In our last few articles we outlined what the principles of the 3 C’s of prevention, followed up with two articles on the first two principles are as they relate to homeowners who might be working on their home with lead in it. The first article dealt with control; controlling access, the dust created, the tools you used, and your environment. Last week’s article dealt with containment; how the EPA sees it, a few quick tips, exterior projects, and then all those pesky items like doors, windows, and vents.
Check or Clean
In last week’s article, we closed it out by saying “we will wrap up this series with our final C – namely cleaning.” The catch is if you look above – the final C stands for “check.” As you may recall from our first article, “To check something means to not only examine something to verify it’s condition, but just like in hockey; to block or impede an action. In the case of water, not all water damage comes from the outside, so if you spot a leak from a bathroom sink, or toilet it would be best to get it cleaned up, but also fixed. While smoke detectors will alert you to a fire, if you do not check to make sure they work & replace the batteries when needed, you may find yourself in checkmate.”
While one is working, you generally will have trash that needs to be removed, kids to be checked on, or it may be time to take a quick break. The EPA simply states, “Use precautions to ensure that all personnel, tools, and other items, including the exteriors of containers of waste, are free of dust and debris before leaving the work area.” Depending on what you are doing, we would recommend simply using some wet wipes & quick vacuum down of your clothes to help get the dust off. If you are demolishing plaster or something similar dusty, wearing a full Tyvek suit and stripping out of it in a second enclosure area would be a better option.
Food & Drink in the area:
As a general rule, it is not a good idea. With that said, if you are simply prying some trim off, nothing is wrong with it if you keep it far enough away. I have some bottles I used for backpacking that are fully sealed which I use. This helps eliminate any possible contamination getting into it.
Large pieces of drywall & wood do not need to be wrapped, but they should be dust free, before leaving the area. You can simply wipe them off, vacuum them, or if you are paranoid feel free to wrap them up in plastic and tape them off. As for smaller debris, we simply have a large trashcan that we line with a construction grade trash bag (or two). We fill it up based on weight & tape it closed. One abatement trick is called the gooseneck where you tape it once, fold it over itself & tape it closed again.
Clean up steps:
For both the interior & exterior one needs to first remove all the big trash, followed up by the paint chips. As the EPA requires plastic to be used, it makes it hard to use a vacuum to help pick them up, so in many cases it is done by hand. A broom is generally not recommended as it kicks up the dust unless you mist the plastic first & do what is called wet sweeping. You should also clean and remove any tools & other items that maybe in your way.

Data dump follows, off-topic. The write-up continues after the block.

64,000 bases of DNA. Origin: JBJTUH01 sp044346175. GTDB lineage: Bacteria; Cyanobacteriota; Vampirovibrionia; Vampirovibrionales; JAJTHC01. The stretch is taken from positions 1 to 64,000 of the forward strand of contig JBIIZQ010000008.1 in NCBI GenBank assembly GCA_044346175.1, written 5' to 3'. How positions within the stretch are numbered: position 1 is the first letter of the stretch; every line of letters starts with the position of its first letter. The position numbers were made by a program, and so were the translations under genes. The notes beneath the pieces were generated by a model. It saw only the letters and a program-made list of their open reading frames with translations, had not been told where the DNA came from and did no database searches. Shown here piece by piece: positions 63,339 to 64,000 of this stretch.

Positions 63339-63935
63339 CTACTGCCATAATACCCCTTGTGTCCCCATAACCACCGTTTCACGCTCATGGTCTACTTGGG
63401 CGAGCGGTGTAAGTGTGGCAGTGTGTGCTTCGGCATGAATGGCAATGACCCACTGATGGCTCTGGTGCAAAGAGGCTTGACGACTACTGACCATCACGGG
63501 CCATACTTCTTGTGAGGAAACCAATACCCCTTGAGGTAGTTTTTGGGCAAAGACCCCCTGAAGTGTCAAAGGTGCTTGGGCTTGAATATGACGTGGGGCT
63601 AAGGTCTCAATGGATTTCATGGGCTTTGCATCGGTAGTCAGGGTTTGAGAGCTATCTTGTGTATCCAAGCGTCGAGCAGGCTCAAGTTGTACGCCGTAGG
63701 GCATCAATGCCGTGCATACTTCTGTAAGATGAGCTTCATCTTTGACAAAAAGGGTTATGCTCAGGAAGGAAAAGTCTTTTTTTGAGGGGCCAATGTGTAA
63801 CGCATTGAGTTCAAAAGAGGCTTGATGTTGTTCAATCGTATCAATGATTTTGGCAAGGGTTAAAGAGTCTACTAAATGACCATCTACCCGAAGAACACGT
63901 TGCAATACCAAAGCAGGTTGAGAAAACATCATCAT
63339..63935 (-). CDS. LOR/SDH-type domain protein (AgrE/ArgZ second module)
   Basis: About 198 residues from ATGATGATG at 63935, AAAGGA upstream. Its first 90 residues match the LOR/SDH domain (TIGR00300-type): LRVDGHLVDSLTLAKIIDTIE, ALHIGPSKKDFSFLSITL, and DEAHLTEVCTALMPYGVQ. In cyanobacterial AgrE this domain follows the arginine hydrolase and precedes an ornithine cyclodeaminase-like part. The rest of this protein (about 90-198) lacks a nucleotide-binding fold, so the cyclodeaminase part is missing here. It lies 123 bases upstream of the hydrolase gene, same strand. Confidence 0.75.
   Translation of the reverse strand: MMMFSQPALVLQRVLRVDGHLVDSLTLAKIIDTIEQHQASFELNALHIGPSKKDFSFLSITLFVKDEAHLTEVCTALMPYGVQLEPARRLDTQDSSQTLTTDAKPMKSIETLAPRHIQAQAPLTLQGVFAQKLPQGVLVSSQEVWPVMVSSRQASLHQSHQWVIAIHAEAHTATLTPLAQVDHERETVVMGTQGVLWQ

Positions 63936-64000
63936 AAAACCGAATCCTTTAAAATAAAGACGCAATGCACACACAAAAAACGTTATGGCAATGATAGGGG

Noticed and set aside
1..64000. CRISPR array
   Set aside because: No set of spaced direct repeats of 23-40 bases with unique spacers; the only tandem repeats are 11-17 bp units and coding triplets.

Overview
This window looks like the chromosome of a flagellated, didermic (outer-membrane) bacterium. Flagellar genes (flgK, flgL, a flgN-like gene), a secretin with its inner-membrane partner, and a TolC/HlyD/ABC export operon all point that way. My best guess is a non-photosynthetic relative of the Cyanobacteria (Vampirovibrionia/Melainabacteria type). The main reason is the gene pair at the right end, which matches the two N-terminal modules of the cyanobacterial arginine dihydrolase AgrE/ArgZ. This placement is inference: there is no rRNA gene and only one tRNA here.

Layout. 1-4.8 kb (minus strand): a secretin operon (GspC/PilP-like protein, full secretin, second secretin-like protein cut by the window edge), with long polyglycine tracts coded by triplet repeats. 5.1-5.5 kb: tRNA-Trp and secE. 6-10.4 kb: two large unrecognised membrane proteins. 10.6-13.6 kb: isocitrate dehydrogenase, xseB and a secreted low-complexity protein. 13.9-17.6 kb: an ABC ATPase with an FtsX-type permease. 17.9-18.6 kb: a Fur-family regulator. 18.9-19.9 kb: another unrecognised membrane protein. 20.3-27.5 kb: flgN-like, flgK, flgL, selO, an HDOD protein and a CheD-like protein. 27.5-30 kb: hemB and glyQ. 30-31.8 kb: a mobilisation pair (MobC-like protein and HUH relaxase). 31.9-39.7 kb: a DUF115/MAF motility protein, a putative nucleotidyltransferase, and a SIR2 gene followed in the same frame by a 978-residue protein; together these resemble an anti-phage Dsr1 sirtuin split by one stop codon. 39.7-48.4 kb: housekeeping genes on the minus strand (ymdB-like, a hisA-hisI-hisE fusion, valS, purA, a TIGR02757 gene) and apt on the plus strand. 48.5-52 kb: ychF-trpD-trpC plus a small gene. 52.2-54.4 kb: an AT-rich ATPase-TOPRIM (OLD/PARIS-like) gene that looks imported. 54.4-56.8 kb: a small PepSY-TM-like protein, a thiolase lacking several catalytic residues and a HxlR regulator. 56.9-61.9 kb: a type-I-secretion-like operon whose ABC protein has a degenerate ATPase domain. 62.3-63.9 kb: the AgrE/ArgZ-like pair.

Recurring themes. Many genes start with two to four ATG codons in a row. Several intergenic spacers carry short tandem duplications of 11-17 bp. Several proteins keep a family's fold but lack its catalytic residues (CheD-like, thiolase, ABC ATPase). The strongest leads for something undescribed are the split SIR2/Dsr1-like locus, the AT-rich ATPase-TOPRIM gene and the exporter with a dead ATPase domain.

Speaking of misting (per the EPA), “Mist the sheeting before folding it, fold the dirty side inward, and either tape shut to seal or seal in heavy-duty bags. Sheeting used to isolate contaminated rooms from non-contaminated rooms must remain in place until after the cleaning and removal of other sheeting. Dispose of the sheeting as waste.” Folks all you need is a light mist from a bug sprayer or hair spray bottle, not a soaking. Please make sure all electronic tools, and other sources have been removed from the area before doing this, as water & electricity do not mix to well.
QUICK TIP 1: wait one hour after work has been completed before taking down any plastic, as the dust will generally have already settled down by then.
QUICK TIP 2: while I cannot recall the contractors name that shared this on one of the forums – before setting up all your containment – place a piece of plastic on the floor approx 6’ x 6’ towards the center of the work area. As this is under the primary containment area, when one folds the primary barrier up, any water, dust, etc… that may try getting out is caught by the second piece and gives you a nice way of wrapping it all up.
Additional Interior Cleaning:
Per the EPA, everything in the work area & extending 2 feet out from it must be cleaned starting with the;
- Walls: Either using a vacuum with a HEPA vac or wipe with a damp cloth, starting at the ceiling and working down to the floors
- Thoroughly vacuum all remaining surfaces and objects in the work area, including furniture and fixtures, with a HEPA vacuum.
- Carpets: A HEPA vacuum with a beater bar must be used to vacuum carpets and rugs in the area’s (can anyone say feel good but worthless?)
- Mop any uncarpeted finished floors in the area (they specify a 2 bucket system) but like the carpets it is another feel good
but worthless measure
While you don’t have to perform these steps, a Certified Lead Renovator must do the following checks;
Perform a visual inspection to determine whether any dust, debris or residue is still present. (Repeat cleaning steps until none seen)
Verify that each windowsill in the work area has been adequately cleaned by wiping said sill with a wet disposable cleaning cloth & comparing to the cleaning verification card (Blah, blah, blah – basically if it still fails after 2 more
attempts, wait 1 more hour wipe it with a dry cleaning cloth and it now passes)
Wipe uncarpeted floors and countertops within the work area with a wet disposable cleaning cloth. (Same steps as above window sill – max 40 SF per cloth)
Exteriors – visual inspection only required to determine whether all dust, debris or residue has been removed or cleaned from all surfaces in and below the work area.